(3) = MSNBC 02 Feb 2011 ‘'Total mayhem': Mubarak supporters, protesters clash in Egypt’, ; ‘Several protesters claimed the government sent in plainclothes policemen and hired "thugs" to instigate violence….“We caught a lot of people with police IDs on them,” another witness told Al Jazeera…’

(4) = Guardian News Blog 02 Feb 2011 6.04 p.m summary of events ‘Egypt protests - live updates’, ; The violence of the pro-Mubarak supporters appears to be organised, with policemen and hired thugs seemingly involved.  – also see eyewitness accounts from western reporters and Egyptian protesters at 2.29p.m, 2.43 p.m , 4.56 p.m and 5.11 p.m

(5) = AFP 02 Feb 2011 ‘Egypt troops fire warning shots as protesters clash’, ; ‘A witness said organisers were paying people 100 Egyptian pounds (12 euros, $17) to take part in the pro-Mubarak rally, but this could not be confirmed.

(6) = Human Rights Watch Sep 2005 ‘From Plebiscite to Contest? Egypt’s Presidential Election’,

(7) = Guardian 26 May 2005 ‘Dissent quashed as Egypt votes on reform’, ; ‘Security forces and violent gangs cracked down on dissenters yesterday as Egyptians voted in a constitutional referendum that opposition parties have denounced as a sham….smaller groups of protesters who ventured on to the streets were set upon by security forces or pro-Mubarak gangs. In one incident, police withdrew to let a gang beat up more than a dozen supporters of the Kifaya ("Enough") movement, which is calling for an end to the president's 24-year rule.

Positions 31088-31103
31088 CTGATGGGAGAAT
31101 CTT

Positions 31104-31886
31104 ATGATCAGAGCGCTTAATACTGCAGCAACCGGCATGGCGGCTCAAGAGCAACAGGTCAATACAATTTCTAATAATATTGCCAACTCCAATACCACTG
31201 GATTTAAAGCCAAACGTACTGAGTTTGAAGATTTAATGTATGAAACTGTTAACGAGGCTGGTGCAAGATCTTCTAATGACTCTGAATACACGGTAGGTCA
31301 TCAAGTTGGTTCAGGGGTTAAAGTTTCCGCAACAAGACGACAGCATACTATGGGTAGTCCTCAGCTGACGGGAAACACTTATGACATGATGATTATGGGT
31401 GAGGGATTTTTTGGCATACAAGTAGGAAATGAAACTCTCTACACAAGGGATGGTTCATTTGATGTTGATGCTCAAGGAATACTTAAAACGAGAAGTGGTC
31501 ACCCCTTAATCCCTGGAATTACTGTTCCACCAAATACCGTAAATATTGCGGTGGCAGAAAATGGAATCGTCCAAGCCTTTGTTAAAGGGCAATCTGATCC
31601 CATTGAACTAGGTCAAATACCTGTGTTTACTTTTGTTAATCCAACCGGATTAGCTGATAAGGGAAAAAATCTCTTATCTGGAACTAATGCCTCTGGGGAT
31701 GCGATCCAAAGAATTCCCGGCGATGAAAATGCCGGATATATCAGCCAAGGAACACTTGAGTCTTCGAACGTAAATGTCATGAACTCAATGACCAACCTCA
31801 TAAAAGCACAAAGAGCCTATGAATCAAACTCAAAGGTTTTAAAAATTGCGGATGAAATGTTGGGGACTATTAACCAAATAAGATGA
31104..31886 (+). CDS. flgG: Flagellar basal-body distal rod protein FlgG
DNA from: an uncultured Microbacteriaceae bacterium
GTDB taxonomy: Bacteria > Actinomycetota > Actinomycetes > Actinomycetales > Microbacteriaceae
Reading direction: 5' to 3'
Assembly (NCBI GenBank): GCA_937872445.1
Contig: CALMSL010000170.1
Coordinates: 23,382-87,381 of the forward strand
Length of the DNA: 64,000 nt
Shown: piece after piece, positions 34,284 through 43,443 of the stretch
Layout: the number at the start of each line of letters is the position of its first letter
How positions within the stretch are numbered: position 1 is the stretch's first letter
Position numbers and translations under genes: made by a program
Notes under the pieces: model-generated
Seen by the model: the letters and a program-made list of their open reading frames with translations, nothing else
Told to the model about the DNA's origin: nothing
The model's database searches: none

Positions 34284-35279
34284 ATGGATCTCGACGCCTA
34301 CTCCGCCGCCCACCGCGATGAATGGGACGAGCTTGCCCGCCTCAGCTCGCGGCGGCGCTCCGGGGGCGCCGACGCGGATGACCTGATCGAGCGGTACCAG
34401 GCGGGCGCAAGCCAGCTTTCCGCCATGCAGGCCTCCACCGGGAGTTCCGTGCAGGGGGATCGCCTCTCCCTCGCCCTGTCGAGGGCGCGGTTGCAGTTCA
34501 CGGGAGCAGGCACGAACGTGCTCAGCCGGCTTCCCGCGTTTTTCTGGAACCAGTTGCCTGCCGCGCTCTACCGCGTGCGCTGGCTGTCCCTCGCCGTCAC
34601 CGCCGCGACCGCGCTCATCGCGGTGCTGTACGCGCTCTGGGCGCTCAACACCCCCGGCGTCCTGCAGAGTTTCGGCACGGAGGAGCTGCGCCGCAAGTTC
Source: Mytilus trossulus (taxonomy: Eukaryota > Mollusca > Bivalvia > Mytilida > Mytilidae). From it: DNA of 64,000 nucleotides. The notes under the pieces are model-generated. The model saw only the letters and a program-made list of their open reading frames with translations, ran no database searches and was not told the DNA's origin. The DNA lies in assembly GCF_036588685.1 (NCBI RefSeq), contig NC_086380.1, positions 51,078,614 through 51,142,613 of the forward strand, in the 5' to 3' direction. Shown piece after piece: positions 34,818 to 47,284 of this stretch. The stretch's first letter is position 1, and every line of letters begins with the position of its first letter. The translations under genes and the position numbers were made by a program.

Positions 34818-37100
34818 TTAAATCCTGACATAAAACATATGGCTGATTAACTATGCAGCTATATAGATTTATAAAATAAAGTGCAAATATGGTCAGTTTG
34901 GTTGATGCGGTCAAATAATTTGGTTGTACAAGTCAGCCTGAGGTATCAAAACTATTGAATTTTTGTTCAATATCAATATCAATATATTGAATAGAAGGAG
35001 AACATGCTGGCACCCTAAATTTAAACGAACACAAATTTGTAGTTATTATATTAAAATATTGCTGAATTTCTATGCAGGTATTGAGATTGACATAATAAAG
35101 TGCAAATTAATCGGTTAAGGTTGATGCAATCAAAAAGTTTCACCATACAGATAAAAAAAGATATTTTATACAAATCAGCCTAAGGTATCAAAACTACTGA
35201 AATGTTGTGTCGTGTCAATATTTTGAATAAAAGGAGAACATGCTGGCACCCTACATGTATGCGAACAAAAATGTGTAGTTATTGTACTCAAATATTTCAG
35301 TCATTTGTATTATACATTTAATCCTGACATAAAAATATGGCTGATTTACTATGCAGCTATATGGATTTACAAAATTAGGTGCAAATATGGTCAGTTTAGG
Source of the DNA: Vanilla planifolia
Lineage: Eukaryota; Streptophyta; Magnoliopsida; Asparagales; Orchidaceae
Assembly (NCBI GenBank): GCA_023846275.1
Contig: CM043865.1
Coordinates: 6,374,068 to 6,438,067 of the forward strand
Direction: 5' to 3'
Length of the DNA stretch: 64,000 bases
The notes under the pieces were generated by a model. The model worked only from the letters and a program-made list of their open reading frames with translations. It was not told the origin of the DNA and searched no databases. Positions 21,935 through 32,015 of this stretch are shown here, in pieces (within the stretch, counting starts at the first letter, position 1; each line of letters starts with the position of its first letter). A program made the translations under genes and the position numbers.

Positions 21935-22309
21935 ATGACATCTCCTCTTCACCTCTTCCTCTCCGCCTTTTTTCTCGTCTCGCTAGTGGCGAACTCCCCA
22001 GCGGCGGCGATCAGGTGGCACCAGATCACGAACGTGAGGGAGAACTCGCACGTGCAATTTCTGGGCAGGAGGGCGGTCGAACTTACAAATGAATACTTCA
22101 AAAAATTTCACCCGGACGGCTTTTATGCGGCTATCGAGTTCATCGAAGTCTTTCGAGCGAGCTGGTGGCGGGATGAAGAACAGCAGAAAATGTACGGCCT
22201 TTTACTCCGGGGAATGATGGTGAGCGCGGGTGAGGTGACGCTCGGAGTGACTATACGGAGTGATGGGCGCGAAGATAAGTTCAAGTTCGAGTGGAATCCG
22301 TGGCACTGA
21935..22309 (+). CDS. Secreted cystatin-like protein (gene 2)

Elsewhere, 150 government supporters attacked Kifaya members with sticks. Police looked on as Mubarak loyalists attacked a woman with batons and tore her clothes.’

(8) = Guardian 27 May 2005 ‘Egypt claims 83% yes vote for change’, ; In some cities, plainclothes government agents beat protesters and dozens of arrests were made.

(9) = 02 Feb 2011 ‘Supporters of Hosni Mubarak attack foreign journalists in Egypt’,

(10) = 02 Feb 2011 ‘Mubarak supporters stage brutal bid to crush Cairo uprising’, ; ‘Yesterday, army and activists staffed checkpoints to prevent violence; today, Egyptian soldiers made no effort to prevent confrontation…..At one stage, they moved out of the way to allow pro-Mubarak demonstrators to reach their opponents….Among those attacking the square were groups of armed men who appeared to be plainclothes police officers. Credible reports spoke of some of those involved in the assault in Tahrir Square having been paid by the regime….On one boulevard leading from the square, a group of men had been deployed with weapons in their hands, clearly under orders.

(11) = BBC News 02 Feb 2011 ‘Egypt unrest: White House condemns Cairo violence’,

(12) = 02 Feb 2011 ‘David Cameron condemns 'despicable' violence in Egypt’,

1 comment:

calgacus said...

I have to give the Obama administration some credit for eventually criticising Mubarak's use of rent-a-mobs and plain clothes police here. Even their vague and contradictory hints of cuts in military aid seem to have helped tip the Egyptian military against attacking it's own people too. The admin's positions leave a lot to be desired and it was too slow in adopting them, but they're an improvement on e.g the Carter administration's in 1979